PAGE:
Every year, RIT hosts the ImagineRIT festival to showcase the innovative and creative spirit of RIT students, faculty and staff. Engineering House consistently participates in the festival, getting together in groups to create projects that combine engineering skills and ingenuity.

MAME: Multiple Arcade Machine Emulator

Jason Blocklove, Christian Kobb, Chris Salcedo, Chris Sweet, Scott Williamson, Joseph Panaro, Emerson Maloney, Maria Melchiorre, Daniel Green

"The MAME" is a new take on the old style arcade cabinets from 70's and 80's. It can play games from real arcade cabinets all the way through Nintendo 64 titles. And with lights and sounds like those of cabinets from the 70's and 80's, it will truly feel like going back in time.

Chain Reaction

Noah Lach, Elizabeth Belfast, Andrew Frost, Gavin Hawkes, Emerson Maloney, Daniel Green, Logan Hobbs, Brendan Mendonca, Jarrett Pischera, Brett Saxe, Adam Stock

This giant chain reaction machine is a complex structure involving balls rolling down ramps, funnels, levers, and other physics-oriented mechanisms. Balls are deposited into the top of the structure and simultaneously directed through numerous paths comprised of these mechanisms towards the bottom of the machine.

Race Cars for Kids!

Madison Langer, Sarah Ehrhardt, Alyssa Keller, Maria Melchiorre, Cole Miller, Kimberly Bernetski, Daniel Green, Morgan Kline, Rachel Becker

Construct, decorate, race, and learn all about what will make your wooden car go fast!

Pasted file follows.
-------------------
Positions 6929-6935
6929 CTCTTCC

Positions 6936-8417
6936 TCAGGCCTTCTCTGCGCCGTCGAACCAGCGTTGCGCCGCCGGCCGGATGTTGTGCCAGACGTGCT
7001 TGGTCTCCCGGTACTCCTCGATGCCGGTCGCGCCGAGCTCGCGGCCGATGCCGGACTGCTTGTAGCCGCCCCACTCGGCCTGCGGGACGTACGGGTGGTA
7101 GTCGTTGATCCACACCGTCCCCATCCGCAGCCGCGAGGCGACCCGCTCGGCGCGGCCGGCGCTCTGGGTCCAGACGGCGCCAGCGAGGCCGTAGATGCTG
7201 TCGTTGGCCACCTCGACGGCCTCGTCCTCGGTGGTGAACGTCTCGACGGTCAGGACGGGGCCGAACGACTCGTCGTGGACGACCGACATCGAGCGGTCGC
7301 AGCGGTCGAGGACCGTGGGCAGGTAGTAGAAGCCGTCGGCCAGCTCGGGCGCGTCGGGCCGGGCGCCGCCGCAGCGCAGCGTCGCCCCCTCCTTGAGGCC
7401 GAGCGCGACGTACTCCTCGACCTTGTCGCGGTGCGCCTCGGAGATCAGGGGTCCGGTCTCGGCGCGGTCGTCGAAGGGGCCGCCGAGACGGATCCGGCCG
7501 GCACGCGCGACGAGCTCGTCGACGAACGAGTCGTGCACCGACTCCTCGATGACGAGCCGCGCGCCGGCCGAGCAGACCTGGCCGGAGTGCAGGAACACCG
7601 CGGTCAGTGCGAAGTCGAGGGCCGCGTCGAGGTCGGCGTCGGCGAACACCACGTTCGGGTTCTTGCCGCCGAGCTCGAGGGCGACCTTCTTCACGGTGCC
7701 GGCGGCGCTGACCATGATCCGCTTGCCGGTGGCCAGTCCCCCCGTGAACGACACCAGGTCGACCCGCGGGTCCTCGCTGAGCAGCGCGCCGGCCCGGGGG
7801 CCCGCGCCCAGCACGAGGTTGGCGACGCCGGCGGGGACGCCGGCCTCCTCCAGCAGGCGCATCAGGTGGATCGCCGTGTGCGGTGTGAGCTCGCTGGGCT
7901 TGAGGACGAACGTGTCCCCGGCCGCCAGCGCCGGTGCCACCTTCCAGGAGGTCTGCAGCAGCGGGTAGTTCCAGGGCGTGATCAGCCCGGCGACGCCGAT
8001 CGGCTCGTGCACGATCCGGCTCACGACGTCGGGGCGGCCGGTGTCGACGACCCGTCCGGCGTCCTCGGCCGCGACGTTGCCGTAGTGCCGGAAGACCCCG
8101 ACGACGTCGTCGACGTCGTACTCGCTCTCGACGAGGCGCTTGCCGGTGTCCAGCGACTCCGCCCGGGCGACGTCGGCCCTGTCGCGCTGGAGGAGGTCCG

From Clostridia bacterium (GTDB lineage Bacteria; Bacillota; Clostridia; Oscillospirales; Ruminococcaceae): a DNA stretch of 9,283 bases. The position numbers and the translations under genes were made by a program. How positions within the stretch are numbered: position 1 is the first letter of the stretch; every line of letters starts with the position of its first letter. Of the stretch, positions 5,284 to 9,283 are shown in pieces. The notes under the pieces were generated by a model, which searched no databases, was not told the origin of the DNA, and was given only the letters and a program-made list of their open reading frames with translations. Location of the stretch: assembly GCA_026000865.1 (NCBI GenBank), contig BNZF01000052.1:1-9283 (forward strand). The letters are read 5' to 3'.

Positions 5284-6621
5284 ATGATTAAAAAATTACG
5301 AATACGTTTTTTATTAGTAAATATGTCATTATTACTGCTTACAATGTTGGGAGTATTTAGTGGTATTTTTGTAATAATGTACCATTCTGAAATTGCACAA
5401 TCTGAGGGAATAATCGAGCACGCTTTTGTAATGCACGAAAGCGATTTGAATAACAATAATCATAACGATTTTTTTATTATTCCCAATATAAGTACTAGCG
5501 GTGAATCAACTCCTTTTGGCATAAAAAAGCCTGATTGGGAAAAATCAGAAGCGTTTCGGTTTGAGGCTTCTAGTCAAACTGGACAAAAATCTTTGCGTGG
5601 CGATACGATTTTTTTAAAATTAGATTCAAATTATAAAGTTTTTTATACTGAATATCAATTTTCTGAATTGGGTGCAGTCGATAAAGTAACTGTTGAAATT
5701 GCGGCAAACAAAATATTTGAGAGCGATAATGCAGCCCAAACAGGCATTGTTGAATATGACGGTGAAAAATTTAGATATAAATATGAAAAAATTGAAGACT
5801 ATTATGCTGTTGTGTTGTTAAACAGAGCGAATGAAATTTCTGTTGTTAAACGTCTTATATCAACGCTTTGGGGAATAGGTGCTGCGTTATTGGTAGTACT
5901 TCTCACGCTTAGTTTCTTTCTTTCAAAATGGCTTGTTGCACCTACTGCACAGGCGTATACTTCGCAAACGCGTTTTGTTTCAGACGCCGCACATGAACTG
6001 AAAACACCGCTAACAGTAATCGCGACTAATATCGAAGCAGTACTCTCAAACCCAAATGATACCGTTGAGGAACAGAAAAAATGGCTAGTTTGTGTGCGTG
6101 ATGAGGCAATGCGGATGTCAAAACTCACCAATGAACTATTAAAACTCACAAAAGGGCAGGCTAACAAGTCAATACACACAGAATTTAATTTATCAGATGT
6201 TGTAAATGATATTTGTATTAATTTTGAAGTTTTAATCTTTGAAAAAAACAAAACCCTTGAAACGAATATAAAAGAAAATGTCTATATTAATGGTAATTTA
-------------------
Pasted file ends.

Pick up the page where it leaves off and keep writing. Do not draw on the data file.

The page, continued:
E2-H2: A Star Wars Theremin

Scott Williamson, Brighton Key, Maria Melchiorre, Kimberly Bernetski, Carley Warlick, Daniel Green

E2-H2: A theremin redesigned to resemble a droid from Star Wars. The theremin is an early electronic musical instrument controlled without physical contact by the thereminist. It is named after the Westernized name of its Russian inventor, Léon Theremin, who patented the device in 1928. (Source: Wikipedia)

Ruben's Tube

Vinny D'Arrigo, Adam Stock, Adam Bork, Gordon Upshaw, Daniel Green

A pipe that allows propane to escape through holes drilled at even intervals on the top and lit. On the end of the pipe that does not have the inflow of the propane, is a speaker that plays a sound wave into the pipe. This causes the propane to form areas of high and low pressure. These pressure areas change the height of the flame coming out of the pipe. The outcome is the flames match the sine form of the sound wave, allowing the user to see a standing sound wave.

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